Nerves: How to Get Over Public Speaking Nerves and Anxiety

Getting Over Public Speaking Nerves

How to Get Over Public Speaking Nerves and Anxiety

How do you get over public speaking nerves? Do you get anxious when speaking in front of people? Public speaking is the biggest fear out there according to some. Even more than a fear of death. And while I can’t get you to be a brilliant public speaker in just this one blog post, I can give you the key essential tip to help you get over nerves. (If you want to know three essential ingredients to powerful presentations, then check out my blog post here:

Before I get to that though, recognise that there are many ways to get over your nerves and anxiety. Practice will naturally be one of those strategies. You just can’t beat practice and years of developing your craft. With competence (skill level) comes confidence.

But what to do if you find yourself in a room full of people and you can’t remember what you were going to say. Your mind has gone blank. Well, evolutionarily speaking there is a good reason for this.

It’s to do with your three brains. Three brains? Yes. You might think you just have one. Or perhaps two (a left hemisphere and a right hemisphere). In actual fact you have three brains. All wrapped up into one.

They go by different names but here’s how I describe them. Nice and simply.





The PRIMAL part of the brain is the part that formed first. It is responsible for your basic life survival and development functions. Heart beat, hunger, defending territory, breathing, fight or flight response, body temperature, balance. Some other experts might call this the reptilian (R-complex), lizard or dinosaur brain. I like to call it the PRIMAL part.

It’s all about SURVIVAL

Next up we have the…


The PASSION part of the brain is also known as the limbic system. Responsible for mood, memory, hormone control and similar such features. It’s what we share with other mammals.  Dogs, cats, horses and mice even. The main structures of the PASSION part (limbic brain) are the hippocampus, the amygdala, and the hypothalamus.

Finally we have the…


The PERSON part of the brain is what is unique to us humans and some other primates. It’s also thought of as the pre-frontal cortex, parental lobe and executive function. With this PERSON brain, primates and us humans can do things that horses and cows cannot, like complex social interactions and advance planning (such as planning an attack on a neighbouring troop, human language, abstract thought, imagination, and consciousness). And also, in the case of us humans, public speaking. Or taking exams. Complex problem solving.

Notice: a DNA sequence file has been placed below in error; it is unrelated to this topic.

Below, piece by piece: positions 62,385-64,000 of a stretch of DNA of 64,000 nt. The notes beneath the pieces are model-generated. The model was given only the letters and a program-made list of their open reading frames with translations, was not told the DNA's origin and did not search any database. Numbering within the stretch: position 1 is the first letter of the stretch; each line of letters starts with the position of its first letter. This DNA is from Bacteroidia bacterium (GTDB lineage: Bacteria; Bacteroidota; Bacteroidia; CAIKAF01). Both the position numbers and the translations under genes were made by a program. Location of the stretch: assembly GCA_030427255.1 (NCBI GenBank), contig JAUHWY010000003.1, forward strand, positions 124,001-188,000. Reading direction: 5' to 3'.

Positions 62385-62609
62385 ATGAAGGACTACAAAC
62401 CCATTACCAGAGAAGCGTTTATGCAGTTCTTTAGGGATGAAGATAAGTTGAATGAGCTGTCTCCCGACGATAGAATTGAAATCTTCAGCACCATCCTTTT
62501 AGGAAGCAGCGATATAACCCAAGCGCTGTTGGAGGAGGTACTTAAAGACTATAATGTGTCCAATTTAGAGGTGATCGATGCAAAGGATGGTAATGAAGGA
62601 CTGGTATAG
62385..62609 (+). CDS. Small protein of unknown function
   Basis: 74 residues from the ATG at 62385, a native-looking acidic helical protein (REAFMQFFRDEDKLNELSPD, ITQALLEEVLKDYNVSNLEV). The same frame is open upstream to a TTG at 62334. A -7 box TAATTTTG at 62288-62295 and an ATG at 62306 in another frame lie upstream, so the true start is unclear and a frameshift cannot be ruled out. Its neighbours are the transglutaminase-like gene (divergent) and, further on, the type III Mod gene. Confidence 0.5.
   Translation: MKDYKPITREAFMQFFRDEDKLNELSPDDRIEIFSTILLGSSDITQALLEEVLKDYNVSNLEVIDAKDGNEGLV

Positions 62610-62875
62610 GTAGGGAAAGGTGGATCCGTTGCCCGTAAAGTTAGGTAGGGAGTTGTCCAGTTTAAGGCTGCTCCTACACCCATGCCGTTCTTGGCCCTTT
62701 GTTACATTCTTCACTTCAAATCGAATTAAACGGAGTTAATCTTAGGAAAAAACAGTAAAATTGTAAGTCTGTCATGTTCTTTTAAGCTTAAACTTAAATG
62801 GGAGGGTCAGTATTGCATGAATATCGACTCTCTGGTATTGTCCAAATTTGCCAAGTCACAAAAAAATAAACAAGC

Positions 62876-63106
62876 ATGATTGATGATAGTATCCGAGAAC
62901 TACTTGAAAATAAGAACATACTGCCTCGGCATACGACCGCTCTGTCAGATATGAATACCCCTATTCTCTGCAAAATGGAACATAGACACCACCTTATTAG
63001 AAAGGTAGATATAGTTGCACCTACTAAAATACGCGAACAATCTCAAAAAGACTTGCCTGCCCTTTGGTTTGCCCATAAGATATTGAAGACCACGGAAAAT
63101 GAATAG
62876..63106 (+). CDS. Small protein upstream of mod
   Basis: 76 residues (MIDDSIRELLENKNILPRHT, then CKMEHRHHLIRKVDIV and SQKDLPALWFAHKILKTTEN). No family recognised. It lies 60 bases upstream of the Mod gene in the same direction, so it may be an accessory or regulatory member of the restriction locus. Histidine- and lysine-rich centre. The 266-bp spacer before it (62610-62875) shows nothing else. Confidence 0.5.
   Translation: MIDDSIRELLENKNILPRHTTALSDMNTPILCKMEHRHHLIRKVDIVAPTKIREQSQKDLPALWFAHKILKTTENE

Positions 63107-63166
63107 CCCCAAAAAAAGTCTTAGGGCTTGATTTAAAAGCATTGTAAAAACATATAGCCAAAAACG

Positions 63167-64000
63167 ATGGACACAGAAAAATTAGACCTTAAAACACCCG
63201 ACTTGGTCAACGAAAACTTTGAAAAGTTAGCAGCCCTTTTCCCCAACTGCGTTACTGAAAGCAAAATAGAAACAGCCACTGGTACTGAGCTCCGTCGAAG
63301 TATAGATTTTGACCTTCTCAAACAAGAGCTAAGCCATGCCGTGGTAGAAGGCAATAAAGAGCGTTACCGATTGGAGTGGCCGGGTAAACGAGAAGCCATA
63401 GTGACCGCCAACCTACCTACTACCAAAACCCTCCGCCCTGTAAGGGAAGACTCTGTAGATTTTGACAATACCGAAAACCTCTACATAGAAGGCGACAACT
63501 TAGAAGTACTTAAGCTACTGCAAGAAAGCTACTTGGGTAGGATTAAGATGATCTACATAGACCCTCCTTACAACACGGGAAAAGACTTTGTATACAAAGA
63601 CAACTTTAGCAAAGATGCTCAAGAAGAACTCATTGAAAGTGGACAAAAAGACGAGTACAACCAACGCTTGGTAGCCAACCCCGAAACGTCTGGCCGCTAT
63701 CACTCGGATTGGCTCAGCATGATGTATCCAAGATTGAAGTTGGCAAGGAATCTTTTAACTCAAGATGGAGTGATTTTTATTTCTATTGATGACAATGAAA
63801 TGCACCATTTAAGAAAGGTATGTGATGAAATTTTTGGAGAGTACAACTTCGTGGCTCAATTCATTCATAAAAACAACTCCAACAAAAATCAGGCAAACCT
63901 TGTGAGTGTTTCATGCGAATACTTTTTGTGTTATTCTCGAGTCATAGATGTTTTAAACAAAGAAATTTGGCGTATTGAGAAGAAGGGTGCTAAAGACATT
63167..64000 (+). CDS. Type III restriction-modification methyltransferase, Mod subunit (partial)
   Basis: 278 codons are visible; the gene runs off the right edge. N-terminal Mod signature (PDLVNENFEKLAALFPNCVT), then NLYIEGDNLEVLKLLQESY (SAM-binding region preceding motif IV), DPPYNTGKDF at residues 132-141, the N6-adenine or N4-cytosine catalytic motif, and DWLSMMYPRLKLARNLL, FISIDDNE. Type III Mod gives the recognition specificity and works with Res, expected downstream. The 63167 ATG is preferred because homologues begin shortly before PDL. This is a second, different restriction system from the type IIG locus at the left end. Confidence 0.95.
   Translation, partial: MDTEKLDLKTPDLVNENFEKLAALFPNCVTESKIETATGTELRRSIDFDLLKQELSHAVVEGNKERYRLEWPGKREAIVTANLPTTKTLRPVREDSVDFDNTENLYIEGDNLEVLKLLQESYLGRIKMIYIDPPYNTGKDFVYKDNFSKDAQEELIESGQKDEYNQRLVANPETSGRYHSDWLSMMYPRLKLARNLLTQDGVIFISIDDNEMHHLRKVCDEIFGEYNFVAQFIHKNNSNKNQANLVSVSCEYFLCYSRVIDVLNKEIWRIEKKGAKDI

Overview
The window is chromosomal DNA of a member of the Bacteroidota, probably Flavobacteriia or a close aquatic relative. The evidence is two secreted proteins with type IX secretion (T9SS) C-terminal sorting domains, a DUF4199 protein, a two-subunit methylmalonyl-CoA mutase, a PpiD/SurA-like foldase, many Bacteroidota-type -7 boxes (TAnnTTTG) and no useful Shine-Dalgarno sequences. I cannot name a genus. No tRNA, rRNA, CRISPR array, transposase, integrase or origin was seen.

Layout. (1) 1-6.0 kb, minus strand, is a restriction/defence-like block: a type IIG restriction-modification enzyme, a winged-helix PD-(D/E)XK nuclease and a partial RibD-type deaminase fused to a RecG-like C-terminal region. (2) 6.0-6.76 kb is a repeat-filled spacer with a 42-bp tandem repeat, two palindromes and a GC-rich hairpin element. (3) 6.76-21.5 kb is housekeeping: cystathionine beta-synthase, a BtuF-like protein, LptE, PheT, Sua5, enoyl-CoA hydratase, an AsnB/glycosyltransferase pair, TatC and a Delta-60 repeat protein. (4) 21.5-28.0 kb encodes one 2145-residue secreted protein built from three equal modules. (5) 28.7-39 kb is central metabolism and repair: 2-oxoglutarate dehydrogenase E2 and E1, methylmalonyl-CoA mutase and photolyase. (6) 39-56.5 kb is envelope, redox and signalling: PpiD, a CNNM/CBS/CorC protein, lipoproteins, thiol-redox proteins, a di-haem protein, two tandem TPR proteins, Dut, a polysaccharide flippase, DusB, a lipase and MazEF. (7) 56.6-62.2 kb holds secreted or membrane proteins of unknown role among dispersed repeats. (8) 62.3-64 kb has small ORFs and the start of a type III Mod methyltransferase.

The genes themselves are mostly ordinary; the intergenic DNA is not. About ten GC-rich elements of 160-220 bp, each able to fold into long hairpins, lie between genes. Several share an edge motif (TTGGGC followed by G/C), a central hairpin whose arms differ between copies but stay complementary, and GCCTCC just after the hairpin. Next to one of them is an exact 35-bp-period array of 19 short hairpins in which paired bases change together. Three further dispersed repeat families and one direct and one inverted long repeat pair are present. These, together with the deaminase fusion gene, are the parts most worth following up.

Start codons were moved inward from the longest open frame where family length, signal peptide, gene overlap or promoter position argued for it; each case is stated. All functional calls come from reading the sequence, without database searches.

Here’s the thing though, and why understanding about the three brains is pivotal to get over anxiety and nervousness.

When we were evolving and were out roaming the savannahs of Africa, if we encountered a sabre tooth tiger we would enter a fight or flight mode (most likely flight, or possibly even freeze). We just want to SURVIVE. That’s the number one priority. We don’t need to speak to the sabre tooth tiger and say:

“Please Mr Tiger, don’t eat me today. I’m not very tasty.”

No, of course not. We need to RUN! Climb a tree or rock, jump into a river, or get as far away as possible. All our blood diverts to places that need focus. Like our legs, heart (not our stomachs – hence why you shouldn’t eat while stressed). In terms of the brain, the blood flow goes to the PRIMAL part of the brain. Away from the PERSON part. Because it’s all about survival.


Blood Flowing to the PRIMAL part of the brain

Blood Flowing to the PRIMAL part of the brain

Here’s the thing though. If you’re not very seasoned as speaking (or even if you are) but you’re getting nervous, you start to enter that fight or flight phase. You blood flow goes from PERSON to PRIMAL.

You think you have a room full of sabre tooth tigers staring at you in the face. When you don’t of course. But your PRIMAL brain thinks so. So you can’t string a sentence together.

How do you get blood flow from the PRIMAL back to the PERSON part of the brain.

Breathing to Allow Blood to Flow back to PERSON part of the brain

Breathing to Allow Blood to Flow back to PERSON part of the brain


But not into the upper chest or through the mouth like most people breathe day to day.

Deep, slow breaths into the diaphragm. Think about it as “belly-breathing”. Breath so that your belly expands first. Breath in through your nose. Breath out longer than you inhale.

This will start to get blood flowing from PRIMAL back to PERSON.

And then you will be able to speak clearly again. Do this before you get in front of people. Or before an important event like a driving test, exam or business pitch.

It will make a difference.

Does that make sense? Does it help? Please share, comment and like if you found this useful so that others might also find this article and benefit. 

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